Boston Debut Album Review
Boston’s spaceship guitars flew boldly onto the Rock & Roll music scene with their debut album selling almost a half million copies in just a few weeks after its release in August of 1976. In the forty-plus years since then, the album has sold over 17 million copies, a remarkable testimony to the staying power of the classic rock sound that defined the Seventies. It had to be a musical masterpiece, given the number of amazing albums that were adorning the rock and roll landscape at the time. There was no room on the national airwaves or household turntables for anything mediocre. Artists were producing legendary albums like Hotel California, Leftoverture, Fly Like an Eagle and Destroyer. If a band’s music was less than awesome, it was going to be shot down in flames immediately. Boston’s debut album, however, soared to the heights.
The album cover instantly propels your mind into an other-wordly existence, matching the musical themes emanating from those deep vinyl grooves. Great album art should kick start the musical emotions and listening expectations. Before the needle ever touches the surface of the record, the listener has already begun his journey of imagination as the record slides out of the sleeve. Album art does that! Digital downloading is convenient, but it has robbed the listener of the musical foreplay necessary to fully enjoy the entire experience of the album. The visual and the auditory combine in the perfect measure with this Boston album, taking us to another place. Where are you going in your mind when you see this album cover? What place will you visit as you hear the message in the songs? Tom Scholz, the band’s guitarist and songwriter, in his own words about the song, More Than a Feeling: “It’s a piece of music that really takes me to someplace else when I listen to it. Which is my criteria for whether a recording I come up with is worthy of going on a Boston album. I shut my eyes and I play it at the end of a long day in the studio. If I still enjoy it, and it takes me some place else, and I forget about all that I had to go through that day, then it’s a winner. “More than a Feeling” did that for me.”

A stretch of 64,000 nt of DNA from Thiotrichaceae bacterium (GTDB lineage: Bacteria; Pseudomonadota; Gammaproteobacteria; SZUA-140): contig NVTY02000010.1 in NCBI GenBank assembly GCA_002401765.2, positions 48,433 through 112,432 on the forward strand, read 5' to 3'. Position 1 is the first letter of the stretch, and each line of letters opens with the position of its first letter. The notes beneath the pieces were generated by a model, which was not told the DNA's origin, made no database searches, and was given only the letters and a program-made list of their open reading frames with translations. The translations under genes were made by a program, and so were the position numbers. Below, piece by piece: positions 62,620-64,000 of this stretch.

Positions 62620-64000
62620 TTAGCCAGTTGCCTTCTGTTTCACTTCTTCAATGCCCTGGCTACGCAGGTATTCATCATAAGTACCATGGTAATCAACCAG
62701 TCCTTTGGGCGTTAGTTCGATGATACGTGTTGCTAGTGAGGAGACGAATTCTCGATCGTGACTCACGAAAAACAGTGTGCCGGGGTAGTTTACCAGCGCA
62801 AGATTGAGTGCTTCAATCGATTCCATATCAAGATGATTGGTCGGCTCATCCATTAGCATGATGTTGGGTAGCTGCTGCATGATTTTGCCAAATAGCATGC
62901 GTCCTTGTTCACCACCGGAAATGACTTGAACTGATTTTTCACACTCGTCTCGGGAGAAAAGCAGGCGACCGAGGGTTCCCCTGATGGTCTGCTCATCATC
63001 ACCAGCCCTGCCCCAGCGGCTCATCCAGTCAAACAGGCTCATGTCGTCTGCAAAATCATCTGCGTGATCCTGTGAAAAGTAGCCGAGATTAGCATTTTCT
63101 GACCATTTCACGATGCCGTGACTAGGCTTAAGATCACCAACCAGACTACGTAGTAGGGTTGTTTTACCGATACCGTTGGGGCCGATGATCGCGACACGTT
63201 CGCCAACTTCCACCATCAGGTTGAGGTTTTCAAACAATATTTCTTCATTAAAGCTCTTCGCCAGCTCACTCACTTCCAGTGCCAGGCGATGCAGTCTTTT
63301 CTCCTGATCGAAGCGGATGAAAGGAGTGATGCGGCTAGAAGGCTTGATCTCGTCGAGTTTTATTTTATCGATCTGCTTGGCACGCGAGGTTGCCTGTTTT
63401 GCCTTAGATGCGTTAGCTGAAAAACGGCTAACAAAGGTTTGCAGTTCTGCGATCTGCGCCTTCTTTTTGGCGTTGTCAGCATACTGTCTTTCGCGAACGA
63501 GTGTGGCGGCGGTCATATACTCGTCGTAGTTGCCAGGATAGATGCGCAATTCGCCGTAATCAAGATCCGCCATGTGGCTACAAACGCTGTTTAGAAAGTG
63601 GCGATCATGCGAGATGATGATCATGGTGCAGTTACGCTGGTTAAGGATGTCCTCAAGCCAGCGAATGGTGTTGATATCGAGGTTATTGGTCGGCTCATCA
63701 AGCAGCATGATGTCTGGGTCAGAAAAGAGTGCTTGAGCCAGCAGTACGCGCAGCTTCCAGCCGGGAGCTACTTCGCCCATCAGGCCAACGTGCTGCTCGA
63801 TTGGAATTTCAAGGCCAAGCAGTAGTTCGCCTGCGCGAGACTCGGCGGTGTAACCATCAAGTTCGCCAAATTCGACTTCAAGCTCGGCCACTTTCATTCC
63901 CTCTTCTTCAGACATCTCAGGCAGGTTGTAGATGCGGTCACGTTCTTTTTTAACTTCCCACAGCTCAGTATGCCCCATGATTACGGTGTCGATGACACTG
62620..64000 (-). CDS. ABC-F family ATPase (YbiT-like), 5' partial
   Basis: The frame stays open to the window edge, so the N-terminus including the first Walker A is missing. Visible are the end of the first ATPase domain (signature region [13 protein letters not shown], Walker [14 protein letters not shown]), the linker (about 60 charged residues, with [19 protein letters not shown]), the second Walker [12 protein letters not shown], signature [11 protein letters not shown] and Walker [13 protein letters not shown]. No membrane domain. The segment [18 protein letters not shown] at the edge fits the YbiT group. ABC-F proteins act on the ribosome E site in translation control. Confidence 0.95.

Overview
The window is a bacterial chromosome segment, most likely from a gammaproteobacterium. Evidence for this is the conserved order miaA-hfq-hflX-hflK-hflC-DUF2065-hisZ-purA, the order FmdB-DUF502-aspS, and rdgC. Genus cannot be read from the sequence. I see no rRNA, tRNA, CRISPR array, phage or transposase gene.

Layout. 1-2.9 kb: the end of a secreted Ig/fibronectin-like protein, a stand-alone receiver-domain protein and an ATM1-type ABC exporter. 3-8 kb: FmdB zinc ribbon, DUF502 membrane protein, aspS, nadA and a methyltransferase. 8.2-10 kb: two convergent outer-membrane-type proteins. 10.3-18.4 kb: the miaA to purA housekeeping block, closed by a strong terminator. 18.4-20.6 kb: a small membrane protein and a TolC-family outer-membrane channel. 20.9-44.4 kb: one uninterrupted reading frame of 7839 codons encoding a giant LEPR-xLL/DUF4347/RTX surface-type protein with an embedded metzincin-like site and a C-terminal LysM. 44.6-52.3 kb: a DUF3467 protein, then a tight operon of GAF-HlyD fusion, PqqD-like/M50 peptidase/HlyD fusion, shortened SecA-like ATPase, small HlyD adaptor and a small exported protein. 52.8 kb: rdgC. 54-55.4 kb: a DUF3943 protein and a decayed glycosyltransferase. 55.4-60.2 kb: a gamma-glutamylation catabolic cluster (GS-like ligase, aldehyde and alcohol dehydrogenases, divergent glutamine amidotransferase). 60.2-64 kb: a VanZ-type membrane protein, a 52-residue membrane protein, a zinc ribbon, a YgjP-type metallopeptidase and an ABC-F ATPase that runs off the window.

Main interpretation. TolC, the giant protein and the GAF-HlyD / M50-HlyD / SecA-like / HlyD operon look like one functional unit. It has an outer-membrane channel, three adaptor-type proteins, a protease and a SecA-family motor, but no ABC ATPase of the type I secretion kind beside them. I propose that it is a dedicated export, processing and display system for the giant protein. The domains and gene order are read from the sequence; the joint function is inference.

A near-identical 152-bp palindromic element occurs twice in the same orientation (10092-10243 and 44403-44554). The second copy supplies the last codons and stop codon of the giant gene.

The cover was designed by prolific graphic artist Paula Scher and illustrated by Roger Huyssen. Scholz wanted a guitar on the cover, but Scher thought a guitar would be ‘too cliche’. She and the Epic Records product manager compromised with a guitar-shaped space ship. “The first space ship cover idea we showed Scholz had a Boston invasion of the planet, but Scholz said that space ships should be saving the planet, not attacking. So we came up with the Earth-blowing-up idea“, she said.
The opening lines of the first song, More Than a Feeling, set the tone for the whole album.
I looked out this morning and the sun was gone
Turned on some music to start my day
I lost myself in a familiar song
I closed my eyes and I slipped away
The exploding earth on the cover suggests we’re living in a shattered world. But the music tells us there is a somewhere we can go to slip away. The crisp guitar of Tom Scholz combined with the unmistakable voice of lead singer Brad Delp takes the imagination on a contemplative journey. Who is Marianne? Yes, indeed we all know her and she’s different to all of us. Did she love us? Why did she leave? Where is she now? Our minds slip into the past as we ‘hear that old song they used to play’.
The key to unlocking the meaning of a story lies in discerning the author’s original intent. Music is often very difficult to interpret because we usually don’t know the writer’s thoughts unless they have told us. One main purpose of music is to provoke emotions in the listener, be it anger, sadness, joy, love, or peace. If we interpret a musical piece the same way as someone else (even the writer), then the piece isn’t emotive enough in its presentation. My Marianne is not Brad Delp’s Marianne or Tom Scholz’s Marianne or your Marianne.
Foreplay/Longtime are two songs meant to be played together. The instrumental interlude bursts into a rock and roll anthem that pleased every listening ear. It climbed the charts and peaked at #22 in February 1977. This has been one of Boston’s most popular songs, along with Rock and Roll Band, Smokin’ and Peace of Mind, which are still played on radio stations and streaming music services everywhere. Hitch a Ride and Something About You also made it to the airwaves, and even though they are lesser known, that doesn’t mean they were ‘filler’ songs. There is no filler on this record. If anything, the album is way too short with only eight songs totaling under 40 minutes.
Everything about Boston’s debut album is the epitome of the classic rock era: the mustaches, the hair, the wide lapels, the massive guitar sound, the catchy lyrics. The songs never get old no matter how many times they’re played. Every poetic verse releases more of our imagination. Every drum beat makes our heart pound. And every note of the guitar gives us chills. It is all part of journey that takes us to that other place. Even Marianne had to slip away. This album entices us to climb aboard and fly away from the cares of this world, even if it’s just for a few moments.